Many parents look for the latest parenting fad to help their kids grow into mature adults. Yet one key component for building kids' lives is right in front of them: investing time, energy, and a commitment to "be there" for their kids. A regular, one-on-one 'date night' with each of your teenagers is a great place to begin intentionally investing in the overall health and growth of your child.
Here are five tips for having a great 'date night' with your kids:
1) Choose to do something your kids want to do. Sometimes, when parents want to do something together with their kids, they'll select an activity that they have interest in, but their kids do not. If you really want to create a positive "date night" culture where your kids want to hang out with you, try doing things that the kids are interested in. And remember, "date nights" don't have to be complicated! They can be as simple as taking your child out to get an ice cream cone or throwing a Frisbee around in the yard.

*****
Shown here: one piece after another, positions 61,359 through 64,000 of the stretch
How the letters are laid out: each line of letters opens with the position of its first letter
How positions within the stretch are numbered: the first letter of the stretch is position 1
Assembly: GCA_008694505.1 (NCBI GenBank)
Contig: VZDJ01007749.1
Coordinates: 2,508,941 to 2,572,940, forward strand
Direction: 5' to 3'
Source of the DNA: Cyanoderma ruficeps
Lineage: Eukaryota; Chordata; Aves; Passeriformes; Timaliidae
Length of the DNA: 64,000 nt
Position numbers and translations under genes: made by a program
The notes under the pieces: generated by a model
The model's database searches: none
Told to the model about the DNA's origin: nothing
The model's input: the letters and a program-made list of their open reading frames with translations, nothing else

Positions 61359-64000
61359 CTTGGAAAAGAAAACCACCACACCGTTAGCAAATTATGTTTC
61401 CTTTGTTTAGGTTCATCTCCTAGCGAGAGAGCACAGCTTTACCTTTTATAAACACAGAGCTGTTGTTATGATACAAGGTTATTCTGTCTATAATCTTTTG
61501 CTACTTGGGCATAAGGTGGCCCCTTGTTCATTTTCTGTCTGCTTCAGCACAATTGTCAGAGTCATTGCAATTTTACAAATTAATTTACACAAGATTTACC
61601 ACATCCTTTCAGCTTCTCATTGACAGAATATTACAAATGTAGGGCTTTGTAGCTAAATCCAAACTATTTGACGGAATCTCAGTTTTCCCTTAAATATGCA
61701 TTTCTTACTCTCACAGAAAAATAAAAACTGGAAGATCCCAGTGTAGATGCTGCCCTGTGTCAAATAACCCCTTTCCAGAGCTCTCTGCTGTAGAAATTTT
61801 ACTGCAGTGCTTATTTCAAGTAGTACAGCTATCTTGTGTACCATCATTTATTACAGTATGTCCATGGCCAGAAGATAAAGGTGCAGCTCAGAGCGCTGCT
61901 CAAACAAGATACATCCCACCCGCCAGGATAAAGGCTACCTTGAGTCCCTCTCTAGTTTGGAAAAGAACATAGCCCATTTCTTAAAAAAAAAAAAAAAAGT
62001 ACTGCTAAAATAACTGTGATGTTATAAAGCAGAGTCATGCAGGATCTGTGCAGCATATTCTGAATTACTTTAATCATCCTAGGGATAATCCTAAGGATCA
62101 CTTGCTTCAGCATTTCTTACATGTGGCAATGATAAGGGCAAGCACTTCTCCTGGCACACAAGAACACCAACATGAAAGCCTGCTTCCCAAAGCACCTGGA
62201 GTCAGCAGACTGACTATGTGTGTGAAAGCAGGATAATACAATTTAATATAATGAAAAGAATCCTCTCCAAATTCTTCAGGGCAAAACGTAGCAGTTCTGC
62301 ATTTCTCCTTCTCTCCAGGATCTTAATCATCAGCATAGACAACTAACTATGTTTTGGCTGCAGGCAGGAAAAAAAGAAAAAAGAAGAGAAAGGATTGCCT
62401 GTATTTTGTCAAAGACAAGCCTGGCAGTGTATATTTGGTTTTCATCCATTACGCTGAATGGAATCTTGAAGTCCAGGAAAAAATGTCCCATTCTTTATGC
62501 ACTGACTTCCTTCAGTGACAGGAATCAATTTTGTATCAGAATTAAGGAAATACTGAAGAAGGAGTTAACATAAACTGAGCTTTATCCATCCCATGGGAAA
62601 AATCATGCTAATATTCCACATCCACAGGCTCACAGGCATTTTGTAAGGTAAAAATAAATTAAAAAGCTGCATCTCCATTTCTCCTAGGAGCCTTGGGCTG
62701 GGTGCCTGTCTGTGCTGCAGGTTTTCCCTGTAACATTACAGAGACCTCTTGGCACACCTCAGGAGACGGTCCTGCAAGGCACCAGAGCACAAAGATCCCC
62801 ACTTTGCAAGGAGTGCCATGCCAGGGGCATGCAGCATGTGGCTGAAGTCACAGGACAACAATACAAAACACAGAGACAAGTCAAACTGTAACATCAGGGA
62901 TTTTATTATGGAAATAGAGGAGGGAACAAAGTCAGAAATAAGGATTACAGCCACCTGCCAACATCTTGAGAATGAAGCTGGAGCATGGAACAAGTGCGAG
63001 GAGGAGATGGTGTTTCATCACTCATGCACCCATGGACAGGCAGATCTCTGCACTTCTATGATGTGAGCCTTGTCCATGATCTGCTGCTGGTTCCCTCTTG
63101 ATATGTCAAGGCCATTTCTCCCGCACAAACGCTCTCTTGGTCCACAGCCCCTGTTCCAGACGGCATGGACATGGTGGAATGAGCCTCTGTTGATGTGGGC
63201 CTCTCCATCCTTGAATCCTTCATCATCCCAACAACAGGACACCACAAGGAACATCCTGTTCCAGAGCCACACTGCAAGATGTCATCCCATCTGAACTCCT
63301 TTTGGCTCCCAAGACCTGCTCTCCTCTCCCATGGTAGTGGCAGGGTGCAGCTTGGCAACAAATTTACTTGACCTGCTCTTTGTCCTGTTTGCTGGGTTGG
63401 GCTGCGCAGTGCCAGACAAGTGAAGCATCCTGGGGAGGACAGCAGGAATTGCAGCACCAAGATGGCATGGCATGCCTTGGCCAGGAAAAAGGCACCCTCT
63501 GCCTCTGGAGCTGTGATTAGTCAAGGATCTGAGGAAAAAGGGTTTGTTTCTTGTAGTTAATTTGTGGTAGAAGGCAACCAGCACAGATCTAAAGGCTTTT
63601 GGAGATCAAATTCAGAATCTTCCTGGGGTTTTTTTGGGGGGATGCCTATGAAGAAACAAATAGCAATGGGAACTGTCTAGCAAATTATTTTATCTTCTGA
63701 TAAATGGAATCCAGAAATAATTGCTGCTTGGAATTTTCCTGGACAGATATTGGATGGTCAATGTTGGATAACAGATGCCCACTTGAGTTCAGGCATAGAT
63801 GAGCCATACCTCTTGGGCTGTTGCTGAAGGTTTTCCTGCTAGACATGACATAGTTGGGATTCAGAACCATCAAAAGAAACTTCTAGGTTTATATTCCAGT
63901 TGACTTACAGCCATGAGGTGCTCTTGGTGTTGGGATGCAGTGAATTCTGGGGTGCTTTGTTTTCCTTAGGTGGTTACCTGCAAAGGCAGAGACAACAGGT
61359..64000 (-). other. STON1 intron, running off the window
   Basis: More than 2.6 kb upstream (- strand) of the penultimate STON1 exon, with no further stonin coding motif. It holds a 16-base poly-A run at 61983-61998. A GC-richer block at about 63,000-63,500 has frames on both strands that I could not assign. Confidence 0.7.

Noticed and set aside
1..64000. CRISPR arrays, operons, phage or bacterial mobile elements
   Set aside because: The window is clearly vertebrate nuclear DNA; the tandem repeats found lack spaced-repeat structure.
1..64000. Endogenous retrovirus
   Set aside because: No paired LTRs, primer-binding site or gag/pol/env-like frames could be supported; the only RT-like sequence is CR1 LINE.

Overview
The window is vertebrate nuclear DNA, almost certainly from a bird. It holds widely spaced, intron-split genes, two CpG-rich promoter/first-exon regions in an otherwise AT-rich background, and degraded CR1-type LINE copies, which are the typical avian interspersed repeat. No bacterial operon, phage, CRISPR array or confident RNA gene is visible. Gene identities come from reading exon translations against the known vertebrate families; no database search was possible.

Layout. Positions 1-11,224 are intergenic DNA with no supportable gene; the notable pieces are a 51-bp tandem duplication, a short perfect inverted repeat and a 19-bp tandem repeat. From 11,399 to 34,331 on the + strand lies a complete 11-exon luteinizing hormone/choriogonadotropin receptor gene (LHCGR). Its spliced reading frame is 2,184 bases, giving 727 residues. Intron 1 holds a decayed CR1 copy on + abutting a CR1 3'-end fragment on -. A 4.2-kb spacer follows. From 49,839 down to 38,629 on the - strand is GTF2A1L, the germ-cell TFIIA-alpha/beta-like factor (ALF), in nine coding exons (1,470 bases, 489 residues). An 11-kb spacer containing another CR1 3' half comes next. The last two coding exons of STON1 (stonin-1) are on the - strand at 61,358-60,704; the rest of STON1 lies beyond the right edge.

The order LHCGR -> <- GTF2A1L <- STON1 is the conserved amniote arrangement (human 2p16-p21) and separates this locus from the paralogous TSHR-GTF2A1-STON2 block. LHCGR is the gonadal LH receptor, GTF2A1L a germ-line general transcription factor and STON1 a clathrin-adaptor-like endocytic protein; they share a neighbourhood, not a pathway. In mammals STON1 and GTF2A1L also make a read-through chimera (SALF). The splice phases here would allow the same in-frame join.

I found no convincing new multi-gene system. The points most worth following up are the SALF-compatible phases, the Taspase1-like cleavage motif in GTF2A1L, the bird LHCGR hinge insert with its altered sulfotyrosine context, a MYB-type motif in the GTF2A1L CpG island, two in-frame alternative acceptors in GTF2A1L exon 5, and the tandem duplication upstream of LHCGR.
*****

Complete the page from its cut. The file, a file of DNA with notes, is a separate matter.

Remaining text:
2) Communicate. Be sure to engage your son or daughter in conversation during your "date night." Don't start by talking about your "list" of concerns you have about your child. Instead, talk about anything and everything. Ask your kids about their interests, opinions, and feelings.
3) Listen. Don't dominate "date night" conversation. Communication is a two way street, so be sure to work at listening. Listening is the language of love. Through listening, you demonstrate that you value your kids. When you take the time to really pay attention, show empathy, and listen---you are taking a key step in connecting with your kids. When kids know that their parents will really listen (instead of immediately "correcting") they will be more willing to talk.
4) Display affection. Even though teenagers are in the process of becoming adults and separating from their parents, they still need your affection. In fact, sexual promiscuity in teenage girls can often be traced back to a desire for (and lack of) affection from their fathers. Dads, be sure to offer your kids genuine affection through loving words, affirmation, encouragement, small gifts, and appropriate touch.
5) Never embarrass your kids in front of their peers. A "date night" activity might take you onto your son or daughter's "territory" -- to a place where they may run into some of their peers. Gentle teasing is one thing, but embarrassing your kids in front of their peers can destroy all of the connection you are working to build with your teen. Show respect to your kids and they'll be more willing to hang out with you---and your "date nights" will be much more enjoyable as well.